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Collaborative Talk


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Does anyone have any ideas on using texts to promote collaborative talk with a small group of reception children?

My role is to help the children take control of the talk and to work independently. I then have to consider the role of talk as a means of developing children’s interaction with texts. I have thought of using a story sack or doing some type of drama but would love to hear any ideas that have worked well for you. This will be my first time in a reception class so any help would be appreciated.

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Hi Matilda

Firstly welcome to the forum and thanks for your first post.

Have you seen the book "Storylines" by Ros Bayley? There are about 50 different situations for children to talk about including solving problems, helping others and keeping safe. She uses puppets or soft toys to aid the discussion. There is a short scenario for the teacher to read and then the children are given the opportunity to discuss how to deal with a situation, most of which they can identify with.

I think puppets or soft toys are useful props for encouraging young children to talk and get involved.

Hope this is the sort of thing that you are looking for.

Linda

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hi Matilda & welcome.

Sounds like an interesting role that you have! Not sure at the moment that I have any other suggestions. The book Linda has recommended sounds good and so do the storysacs. Have you looked at the materials that have been developed for promoting speaking and listening in KS1? I havent seen them myself but we of course have some guidance within FS in the ELGs for communication.

Good luck. :D Do let us know how you get on.

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Hi Matilda,

Welcome to the forum :)

Have you come across the book "Helping Young Children to Think Creatively?", by Ros Bayley & Lynn Broadbent? (Published by Lawrence Educational Publications)It's got loads of great ideas to get children thinking and talking, eg showing the children a lunchbox packed with unusual things such as jelly beans and cheese on sticks or blue tuna sandwiches, and asking the children if they any ideas about who might have lost it!! Or, producing a bottle with a message in it and encouraging the children to problem solve; who sent it? What we can do about it? What help do they need? How can we send a message back to them?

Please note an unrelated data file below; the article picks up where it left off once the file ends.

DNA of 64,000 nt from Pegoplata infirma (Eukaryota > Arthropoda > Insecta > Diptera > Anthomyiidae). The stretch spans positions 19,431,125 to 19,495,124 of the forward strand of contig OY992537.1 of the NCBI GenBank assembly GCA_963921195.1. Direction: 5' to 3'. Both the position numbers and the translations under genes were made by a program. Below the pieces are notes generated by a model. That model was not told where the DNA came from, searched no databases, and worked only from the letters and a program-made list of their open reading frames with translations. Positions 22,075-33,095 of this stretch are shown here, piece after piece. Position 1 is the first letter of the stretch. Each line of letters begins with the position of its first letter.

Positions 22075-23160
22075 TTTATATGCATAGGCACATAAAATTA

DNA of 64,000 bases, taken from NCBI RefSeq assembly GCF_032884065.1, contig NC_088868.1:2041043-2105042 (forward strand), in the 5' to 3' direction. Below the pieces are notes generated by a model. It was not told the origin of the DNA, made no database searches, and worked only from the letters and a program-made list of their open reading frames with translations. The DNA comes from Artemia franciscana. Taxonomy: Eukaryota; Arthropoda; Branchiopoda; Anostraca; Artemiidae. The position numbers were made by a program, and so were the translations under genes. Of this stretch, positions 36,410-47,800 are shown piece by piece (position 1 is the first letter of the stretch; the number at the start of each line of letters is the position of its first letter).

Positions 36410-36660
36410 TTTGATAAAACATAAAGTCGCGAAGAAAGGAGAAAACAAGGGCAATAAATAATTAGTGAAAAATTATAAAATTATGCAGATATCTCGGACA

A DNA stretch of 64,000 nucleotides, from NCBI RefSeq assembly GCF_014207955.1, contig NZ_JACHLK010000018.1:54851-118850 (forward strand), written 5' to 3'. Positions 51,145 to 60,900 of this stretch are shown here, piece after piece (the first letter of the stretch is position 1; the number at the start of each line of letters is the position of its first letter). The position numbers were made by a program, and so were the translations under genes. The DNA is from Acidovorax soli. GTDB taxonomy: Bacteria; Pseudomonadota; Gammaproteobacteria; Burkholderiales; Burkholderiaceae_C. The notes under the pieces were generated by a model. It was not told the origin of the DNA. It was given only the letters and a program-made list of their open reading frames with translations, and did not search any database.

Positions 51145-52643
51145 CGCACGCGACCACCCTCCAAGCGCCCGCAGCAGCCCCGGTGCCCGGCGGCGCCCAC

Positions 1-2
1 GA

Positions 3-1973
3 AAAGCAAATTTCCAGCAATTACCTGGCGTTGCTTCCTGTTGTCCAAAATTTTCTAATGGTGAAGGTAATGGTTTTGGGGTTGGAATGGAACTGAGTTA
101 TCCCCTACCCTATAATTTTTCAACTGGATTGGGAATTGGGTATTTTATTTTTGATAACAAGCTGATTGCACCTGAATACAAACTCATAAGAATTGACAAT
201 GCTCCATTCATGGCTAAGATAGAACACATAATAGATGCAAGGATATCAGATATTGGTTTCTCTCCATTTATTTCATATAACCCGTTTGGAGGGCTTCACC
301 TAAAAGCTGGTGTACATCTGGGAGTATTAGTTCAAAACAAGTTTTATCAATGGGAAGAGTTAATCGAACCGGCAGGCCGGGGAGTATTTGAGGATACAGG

I thought the book was a good place to start; it generates lots of ideas from the children, and inspires the staff to have creative ideas of their own!

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Hi,

 

Thanks for the warm welcome!

I hadn’t heard of either of the books suggested but I will look them up on Amazon now. Do you know if they mention specific texts to use?

You sparked off an idea of another book I had seen called ‘Teaching Citizenship Through Traditional Tales’ which also could be good as it has letters from fairy tale characters asking for the children’s help in solving a problem.

 

Thanks for your help, it's much appreciated!

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Hi Matilda -

 

(let me first just add my welcome to the others! :D )

 

We have a really nice article from the author Miriam Moss which discusses strategies for developing interaction with children based around storymaking. No specific texts involved - instead an approach which encourages the children into voicing their own ideas. You can find it here.

 

Hope that helps. Also, you might find Sue Richardson's article on Circle Time interesting - again from the perspective of encouraging children into talking. This is here.

 

And lastly, Sue Ridgeway has an article on how to enthrall a young audience, which might be useful: you can find it here.

 

Hope they help - let us know! :)

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Thanks Steve, they make interesting reading especially allowing the children to take the lead, something I don’t always find easy. I’m sure I’ve read something like, teachers dominate two thirds of classroom talk so I will have to try and practise my listening skills! I will let you know how I get on.

The articles on storytelling were also of interest to me as I’m doing my dissertation on this so they should prove very useful. Thanks again to you all.

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